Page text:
TEI by Example Module 4: Poetry Ron Van den Branden Edward Vanhoutte Melissa Terras Association for Literary and Linguistic Computing (ALLC) Centre for Data, Culture and Society, University of Edinburgh, UK Centre for Digital Humanities (CDH), University College London, UK Centre for Computing in the Humanities (CCH), King’s College London, UK Centre for Scholarly Editing and Document Studies (CTB) , Royal Academy of Dutch Language and Literature, Belgium
Centre for Scholarly Editing and Document Studies (CTB) Royal Academy of Dutch Language and Literature Koningstraat 18 9000 Gent Belgium
ctb@kantl.be
Edward Vanhoutte Melissa Terras
Centre for Scholarly Editing and Document Studies (CTB) , Royal Academy of Dutch Language and Literature, Belgium Centre for Scholarly Editing and Document Studies (CTB) , Royal Academy of Dutch Language and Literature, Belgium Gent
Centre for Scholarly Editing and Document Studies (CTB) Royal Academy of Dutch Language and Literature Koningstraat 18 9000 Gent Belgium

Licensed under a Creative Commons Attribution ShareAlike 3.0 License

9 July 2010
TEI by Example. Edward Vanhoutte editor Ron Van den Branden editor Melissa Terras editor

Digitally born

TEI by Example offers a series of freely available online tutorials walking individuals through the different stages in marking up a document in TEI (Text Encoding Initiative). Besides a general introduction to text encoding, step-by-step tutorial modules provide example-based introductions to eight different aspects of electronic text markup for the humanities. Each tutorial module is accompanied with a dedicated examples section, illustrating actual TEI encoding practise with real-life examples. The theory of the tutorial modules can be tested in interactive tests and exercises.

en-GB integrated examples in a single file
William Blake: Songs of Innocence and of Experience

This example features a fragment of William Blake’s Songs of innocence and of experience, encoded and made available by the University of Virginia Library, for their Text Collection.

It forms a good example of how an anthology can be encoded. The work is considered as a single text (text) whose body contains both books. Both Songs of Innocence and Songs of Experience are encoded as div1 numbered text divisions, with a type attribute with value book. Inside these books, all 45 poems are encoded as div2 type="poem". All poems have a title (head) and are subdivided into stanzas (lg type="stanza") and lines (l). Page breaks are recorded with pb elements, whose n attribute contain the page number.

Songs of Innocence Introduction Piping down the valleys wild, Piping songs of pleasant glee, On a cloud I saw a child, And he laughing said to me: "Pipe a song about a Lamb!" So I piped with merry chear. "Piper, pipe that song again;" So I piped, he wept to hear. "Drop thy pipe, thy happy pipe; Sing thy songs of happy chear:" So I sung the same again, While he wept with joy to hear. "Piper, sit thee down and write In a book, that all may read." So he vanis'd from my sight, And I pluck'd a hollow reed, And I made a rural pen, And I stain'd the water clear, And I wrote my happy songs Every child may joy to hear. The Shepherd How sweet is the Shepherd's sweet lot! From the morn to the evening he strays; He shall follow his sheep all the day, And his tongue shall be filled with praise. For he hears the lamb's innocent call, And he hears the ewe's tender reply; He is watchful while they are in peace, For they know when their Shepherd is nigh. The Ecchoing Green The Sun does arise, And make happy the skies; The merry bells ring To welcome the Spring; The sky-lark and thrush, The birds of the bush, Sing louder around To the bells' chearful sound, While our sports shall be seen On the Ecchoing Green. Old John, with white hair, Does laugh away care, Sitting under the oak, Among the old folk. They laugh at our play, And soon they all say: "Such, such were the joys When we all, girls & boys, In our youth time were seen On the Ecchoing Green." Till the little ones, weary, No more can be merry; The sun does descend, And our sports have an end. Round the laps of their mothers Many sisters and brothers, Like birds in their nest, Are ready for rest, And sport no more seen On the darkening Green. The Lamb Little lamb, who made thee? Dost thou know who made thee? Gave thee life & bid thee feed, By the stream & o'er the mead; Gave thee clothing of delight, Softest clothing, wooly, bright; Gave thee such a tender voice, Making all the vales rejoice? Little Lamb, who made thee? Dost thou know who made thee? Little Lamb, I'll tell thee, Little Lamb, I'll tell thee: He is called by thy name, For he calls himself a Lamb. He is meek & he is mild; He became a little child. I a child & thou a lamb. We are called by his name. Little Lamb, God bless thee! Little Lamb, God bless thee! Adapted from a TEI P4 encoding of William Blake’s anthology Songs of Innocence and of Experience (Blake 1789). TEI XML source available from .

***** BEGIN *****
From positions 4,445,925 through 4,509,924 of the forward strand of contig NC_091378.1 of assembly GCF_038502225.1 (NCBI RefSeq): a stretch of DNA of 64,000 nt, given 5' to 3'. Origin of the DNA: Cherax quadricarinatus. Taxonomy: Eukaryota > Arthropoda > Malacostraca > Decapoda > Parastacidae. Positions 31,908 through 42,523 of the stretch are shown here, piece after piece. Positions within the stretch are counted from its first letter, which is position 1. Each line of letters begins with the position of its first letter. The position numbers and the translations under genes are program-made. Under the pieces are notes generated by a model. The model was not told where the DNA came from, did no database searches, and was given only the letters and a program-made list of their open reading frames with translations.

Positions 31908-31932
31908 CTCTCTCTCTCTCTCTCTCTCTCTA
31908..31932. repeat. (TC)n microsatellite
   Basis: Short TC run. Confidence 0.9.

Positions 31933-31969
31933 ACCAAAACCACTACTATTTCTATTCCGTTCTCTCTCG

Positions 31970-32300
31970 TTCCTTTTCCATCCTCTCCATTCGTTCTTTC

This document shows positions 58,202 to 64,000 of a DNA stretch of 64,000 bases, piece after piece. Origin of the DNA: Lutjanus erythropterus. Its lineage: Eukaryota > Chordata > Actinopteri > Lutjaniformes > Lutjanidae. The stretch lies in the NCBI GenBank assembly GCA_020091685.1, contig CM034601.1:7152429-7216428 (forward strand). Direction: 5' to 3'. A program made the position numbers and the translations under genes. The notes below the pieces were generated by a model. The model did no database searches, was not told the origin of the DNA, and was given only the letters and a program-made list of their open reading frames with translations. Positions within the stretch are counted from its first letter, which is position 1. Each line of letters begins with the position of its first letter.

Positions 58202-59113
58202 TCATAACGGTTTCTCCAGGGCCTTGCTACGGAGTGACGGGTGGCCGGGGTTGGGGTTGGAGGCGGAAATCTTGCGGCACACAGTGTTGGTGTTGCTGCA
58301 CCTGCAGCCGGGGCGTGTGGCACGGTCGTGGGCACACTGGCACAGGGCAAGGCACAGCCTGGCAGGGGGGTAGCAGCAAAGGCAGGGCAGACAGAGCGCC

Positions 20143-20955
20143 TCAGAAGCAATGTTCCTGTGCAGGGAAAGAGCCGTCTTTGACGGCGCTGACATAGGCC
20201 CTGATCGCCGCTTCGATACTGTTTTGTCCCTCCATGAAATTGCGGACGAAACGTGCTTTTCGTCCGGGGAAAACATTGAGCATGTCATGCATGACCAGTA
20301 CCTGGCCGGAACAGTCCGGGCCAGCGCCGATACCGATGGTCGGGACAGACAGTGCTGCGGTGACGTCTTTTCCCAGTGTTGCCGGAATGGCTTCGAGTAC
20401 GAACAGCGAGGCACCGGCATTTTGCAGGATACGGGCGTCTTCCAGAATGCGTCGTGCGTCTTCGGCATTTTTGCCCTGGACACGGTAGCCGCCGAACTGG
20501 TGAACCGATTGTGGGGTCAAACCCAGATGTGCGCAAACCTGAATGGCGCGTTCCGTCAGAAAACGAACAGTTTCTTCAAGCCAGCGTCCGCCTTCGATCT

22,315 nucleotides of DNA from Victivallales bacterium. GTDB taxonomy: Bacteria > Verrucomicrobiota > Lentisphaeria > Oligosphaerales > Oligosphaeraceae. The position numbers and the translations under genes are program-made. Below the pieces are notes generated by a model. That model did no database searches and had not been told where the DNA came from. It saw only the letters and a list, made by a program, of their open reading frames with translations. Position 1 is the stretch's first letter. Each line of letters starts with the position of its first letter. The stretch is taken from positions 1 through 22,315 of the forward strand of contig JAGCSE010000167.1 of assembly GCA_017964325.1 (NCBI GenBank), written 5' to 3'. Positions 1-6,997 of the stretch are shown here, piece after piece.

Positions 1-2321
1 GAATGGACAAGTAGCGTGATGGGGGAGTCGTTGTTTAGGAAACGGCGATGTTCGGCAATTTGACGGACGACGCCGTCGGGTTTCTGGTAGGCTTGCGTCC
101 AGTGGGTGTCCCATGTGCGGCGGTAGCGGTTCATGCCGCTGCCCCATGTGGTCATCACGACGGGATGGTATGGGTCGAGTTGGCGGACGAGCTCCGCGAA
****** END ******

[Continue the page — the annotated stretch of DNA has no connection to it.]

Blake, William. 1789. Songs of Innocence and of Experience. London: W Blake. Encoded and made available by the University of Virginia Library, Text Collection at . Browning, Robert. 1842. Dramatic Lyrics. London: Moxon. Carroll, Lewis. 1865. Alice’s Adventures in Wonderland. New York: D. Appleton and co. p. 37. Islam, Mubina. 2004. A Selection of Sonnets: electronic edition encoded in XML with a TEI DTD. Unpublished Master’s Dissertation, London: University College London. Shakespeare, William. 1978. The Complete Works of William Shakespeare. Edited by Alexander, Peter. London: Collins. Swinburne, Algernon Charles. 1924. Swinburne’s Collected Poetical Works. London: William Heinemann. p. 330–31.